May 2007
Volume 48, Issue 13
ARVO Annual Meeting Abstract  |   May 2007
Retinotopic Mapping for a Patient With Metamorphopsia
Author Affiliations & Notes
  • S. Nakadomari
    Ophthalmology, The Jikei Univ School of Medicine, Tokyo, Japan
    Ophthalmology, Kanagawa Rehabilitation Hospital, Kanagawa, Japan
  • A. Furuta
    Ophthalmology, Maeda Ophthalmic Clinic, Fukushima, Japan
  • I. Murakami
    Life Sciences, Univ. of Tokyo, Tokyo, Japan
  • S. Miyauchi
    Natl. Inst. of Information and Communications Technology, Hyogo, Japan
  • Footnotes
    Commercial Relationships S. Nakadomari, None; A. Furuta, None; I. Murakami, None; S. Miyauchi, None.
  • Footnotes
    Support None.
Investigative Ophthalmology & Visual Science May 2007, Vol.48, 945. doi:
  • Views
  • Share
  • Tools
    • Alerts
      This feature is available to authenticated users only.
      Sign In or Create an Account ×
    • Get Citation

      S. Nakadomari, A. Furuta, I. Murakami, S. Miyauchi; Retinotopic Mapping for a Patient With Metamorphopsia. Invest. Ophthalmol. Vis. Sci. 2007;48(13):945.

      Download citation file:

      © ARVO (1962-2015); The Authors (2016-present)

  • Supplements

Purpose:: We previously reported on a patient with cerebral metamorphopsia. Structural brain imaging revealed a lesion in the right lateral occipital lobe. To identify its locus on a functional map and to investigate the relationship between the lesion and perceptual/cognitive dysfunction, we conducted retinotopic mapping using fMRI and several psychological experiments, along with more extensive investigation on visual dysfunctions.

Methods:: We examined his visual functions as follows: 1) Visual acuity and visual field, 2) Eye movements and optokinetic nystagmus, 3) Basic form recognition, 4) Motion perception, 5) Perception of reflected light from a cylindrical surface, 6) figure recognition from Mooney face illusion. For fMRI, we applied the standard phase encoding technique to obtain the retinotopic map by using a composite visual stimulus consisting of expanding rings and rotating wedges; we also used moving random dots as an MT localizer. His visual field and local hemodynamic delay were estimated by fMRI with this composite stimulus, but additionally, the 4-second full-field stimulation technique was also performed for measurement of hemodynamic delay. We used mrVISTA (Stanford Univ.) and mrFA (custom software) for data analysis.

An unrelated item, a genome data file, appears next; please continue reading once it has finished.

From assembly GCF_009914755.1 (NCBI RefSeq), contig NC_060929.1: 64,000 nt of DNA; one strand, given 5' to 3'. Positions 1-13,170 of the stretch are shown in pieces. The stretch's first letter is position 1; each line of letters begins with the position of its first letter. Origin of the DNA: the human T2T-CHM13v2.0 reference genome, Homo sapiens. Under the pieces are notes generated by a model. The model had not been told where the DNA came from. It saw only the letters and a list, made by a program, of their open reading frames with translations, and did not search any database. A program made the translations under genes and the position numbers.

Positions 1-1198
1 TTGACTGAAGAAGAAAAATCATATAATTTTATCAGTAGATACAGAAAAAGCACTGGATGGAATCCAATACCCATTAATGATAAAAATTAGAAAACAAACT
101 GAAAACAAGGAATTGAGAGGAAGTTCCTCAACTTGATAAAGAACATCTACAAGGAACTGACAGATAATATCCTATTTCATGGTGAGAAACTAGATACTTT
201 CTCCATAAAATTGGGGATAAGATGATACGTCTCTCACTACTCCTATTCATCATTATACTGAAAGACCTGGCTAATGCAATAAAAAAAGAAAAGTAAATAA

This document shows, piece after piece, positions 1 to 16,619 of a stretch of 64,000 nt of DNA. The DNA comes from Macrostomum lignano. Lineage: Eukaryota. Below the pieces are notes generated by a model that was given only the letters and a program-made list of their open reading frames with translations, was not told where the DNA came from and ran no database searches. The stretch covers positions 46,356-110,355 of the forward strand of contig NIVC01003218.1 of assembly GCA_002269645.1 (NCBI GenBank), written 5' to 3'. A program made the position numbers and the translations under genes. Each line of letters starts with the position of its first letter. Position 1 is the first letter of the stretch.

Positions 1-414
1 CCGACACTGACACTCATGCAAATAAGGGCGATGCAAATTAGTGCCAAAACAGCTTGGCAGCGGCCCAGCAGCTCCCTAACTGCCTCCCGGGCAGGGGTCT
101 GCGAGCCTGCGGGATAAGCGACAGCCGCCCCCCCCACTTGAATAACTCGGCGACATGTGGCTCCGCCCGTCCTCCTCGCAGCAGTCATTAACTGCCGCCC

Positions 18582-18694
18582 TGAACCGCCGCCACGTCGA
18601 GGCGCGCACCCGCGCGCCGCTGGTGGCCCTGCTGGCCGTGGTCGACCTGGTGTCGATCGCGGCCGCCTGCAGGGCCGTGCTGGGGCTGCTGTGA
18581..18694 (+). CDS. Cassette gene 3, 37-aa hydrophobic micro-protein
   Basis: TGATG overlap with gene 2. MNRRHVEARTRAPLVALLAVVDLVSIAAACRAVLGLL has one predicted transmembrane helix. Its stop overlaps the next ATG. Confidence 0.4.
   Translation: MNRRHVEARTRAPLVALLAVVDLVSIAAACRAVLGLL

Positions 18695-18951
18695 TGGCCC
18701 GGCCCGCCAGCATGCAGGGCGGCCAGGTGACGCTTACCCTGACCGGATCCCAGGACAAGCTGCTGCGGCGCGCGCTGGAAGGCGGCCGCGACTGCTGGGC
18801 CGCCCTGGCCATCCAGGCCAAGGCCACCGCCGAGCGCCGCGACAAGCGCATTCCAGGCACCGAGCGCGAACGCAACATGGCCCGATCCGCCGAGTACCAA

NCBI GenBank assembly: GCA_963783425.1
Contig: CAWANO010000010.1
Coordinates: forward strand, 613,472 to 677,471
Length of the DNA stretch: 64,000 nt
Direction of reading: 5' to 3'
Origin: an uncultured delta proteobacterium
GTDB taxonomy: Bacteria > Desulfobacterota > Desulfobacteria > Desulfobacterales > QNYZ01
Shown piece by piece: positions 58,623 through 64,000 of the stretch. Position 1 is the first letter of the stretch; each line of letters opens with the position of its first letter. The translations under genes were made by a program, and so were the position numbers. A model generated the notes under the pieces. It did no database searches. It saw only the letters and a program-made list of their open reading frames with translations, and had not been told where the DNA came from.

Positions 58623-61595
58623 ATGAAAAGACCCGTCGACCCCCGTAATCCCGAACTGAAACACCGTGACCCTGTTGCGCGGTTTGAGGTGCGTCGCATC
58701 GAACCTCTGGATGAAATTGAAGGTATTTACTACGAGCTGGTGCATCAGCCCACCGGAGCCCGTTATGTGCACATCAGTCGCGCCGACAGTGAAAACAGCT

Results:: In the clinical tests he showed: 1) Normal visual acuity and left inferior quadrantanopic sinking for both eyes, 2) Normal eye movements and optokinetic nystagmus, 3) Normal basic form recognition, 4) Normal motion perception except for slight deficiency on recognition of structure from motion, 5) Abnormal perception of the reflected light from a cylindrical surface, 6) Marked disturbance of figure recognition from Mooney face illusion. Functional and structural MRI data revealed that the patient's lesion was located on the area posterior to MT and included right LO and the fovea projection zone. FMRI perimetry showed a left lower quadrant scotoma in central 4 degrees. Hemodynamic delay of the area representing the left lower field was slightly longer than those of other quadrants.

Conclusions:: fMRI perimetry and hemodynamic delay measurement showed a functional damage in the area associated with the left lower field in which the patient saw distortion of the object. These results suggest that the cortical damage in the right LO and fovea projection zone may be critical to metamorphopsia.

Keywords: neuro-ophthalmology: cortical function/rehabilitation 

This PDF is available to Subscribers Only

Sign in or purchase a subscription to access this content. ×

You must be signed into an individual account to use this feature.